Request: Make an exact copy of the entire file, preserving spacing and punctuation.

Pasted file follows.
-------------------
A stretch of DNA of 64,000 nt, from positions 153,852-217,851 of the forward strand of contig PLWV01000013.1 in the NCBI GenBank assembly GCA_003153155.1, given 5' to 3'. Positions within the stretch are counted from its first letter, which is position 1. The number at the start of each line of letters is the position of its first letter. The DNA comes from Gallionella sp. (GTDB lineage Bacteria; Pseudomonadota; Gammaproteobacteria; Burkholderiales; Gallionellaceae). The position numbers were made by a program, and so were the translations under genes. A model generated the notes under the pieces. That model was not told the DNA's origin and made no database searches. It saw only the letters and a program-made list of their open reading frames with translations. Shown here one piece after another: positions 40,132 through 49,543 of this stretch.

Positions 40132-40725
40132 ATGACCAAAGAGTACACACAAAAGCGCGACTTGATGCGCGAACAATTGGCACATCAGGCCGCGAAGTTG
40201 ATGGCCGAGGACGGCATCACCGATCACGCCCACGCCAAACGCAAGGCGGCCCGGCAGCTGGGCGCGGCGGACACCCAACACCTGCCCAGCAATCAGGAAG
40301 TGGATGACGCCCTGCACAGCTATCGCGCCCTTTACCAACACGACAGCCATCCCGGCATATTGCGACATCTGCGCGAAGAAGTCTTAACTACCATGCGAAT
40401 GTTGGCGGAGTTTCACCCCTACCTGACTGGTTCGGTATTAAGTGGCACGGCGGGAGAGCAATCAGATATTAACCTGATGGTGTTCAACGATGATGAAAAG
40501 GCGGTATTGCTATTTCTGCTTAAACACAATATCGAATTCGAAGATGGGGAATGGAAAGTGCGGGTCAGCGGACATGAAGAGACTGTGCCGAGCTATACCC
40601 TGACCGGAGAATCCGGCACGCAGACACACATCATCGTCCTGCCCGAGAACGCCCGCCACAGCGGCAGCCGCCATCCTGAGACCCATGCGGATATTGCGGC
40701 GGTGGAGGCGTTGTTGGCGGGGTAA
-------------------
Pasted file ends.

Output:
A stretch of DNA of 64,000 nt, from positions 153,852-217,851 of the forward strand of contig PLWV01000013.1 in the NCBI GenBank assembly GCA_003153155.1, given 5' to 3'. Positions within the stretch are counted from its first letter, which is position 1. The number at the start of each line of letters is the position of its first letter. The DNA comes from Gallionella sp. (GTDB lineage Bacteria; Pseudomonadota; Gammaproteobacteria; Burkholderiales; Gallionellaceae). The position numbers were made by a program, and so were the translations under genes. A model generated the notes under the pieces. That model was not told the DNA's origin and made no database searches. It saw only the letters and a program-made list of their open reading frames with translations. Shown here one piece after another: positions 40,132 through 49,543 of this stretch.

Positions 40132-40725
40132 ATGACCAAAGAGTACACACAAAAGCGCGACTTGATGCGCGAACAATTGGCACATCAGGCCGCGAAGTTG
40201 ATGGCCGAGGACGGCATCACCGATCACGCCCACGCCAAACGCAAGGCGGCCCGGCAGCTGGGCGCGGCGGACACCCAACACCTGCCCAGCAATCAGGAAG
40301 TGGATGACGCCCTGCACAGCTATCGCGCCCTTTACCAACACGACAGCCATCCCGGCATATTGCGACATCTGCGCGAAGAAGTCTTAACTACCATGCGAAT
40401 GTTGGCGGAGTTTCACCCCTACCTGACTGGTTCGGTATTAAGTGGCACGGCGGGAGAGCAATCAGATATTAACCTGATGGTGTTCAACGATGATGAAAAG
40501 GCGGTATTGCTATTTCTGCTTAAACACAATATCGAATTCGAAGATGGGGAATGGAAAGTGCGGGTCAGCGGACATGAAGAGACTGTGCCGAGCTATACCC
40601 TGACCGGAGAATCCGGCACGCAGACACACATCATCGTCCTGCCCGAGAACGCCCGCCACAGCGGCAGCCGCCATCCTGAGACCCATGCGGATATTGCGGC
40701 GGTGGAGGCGTTGTTGGCGGGGTAA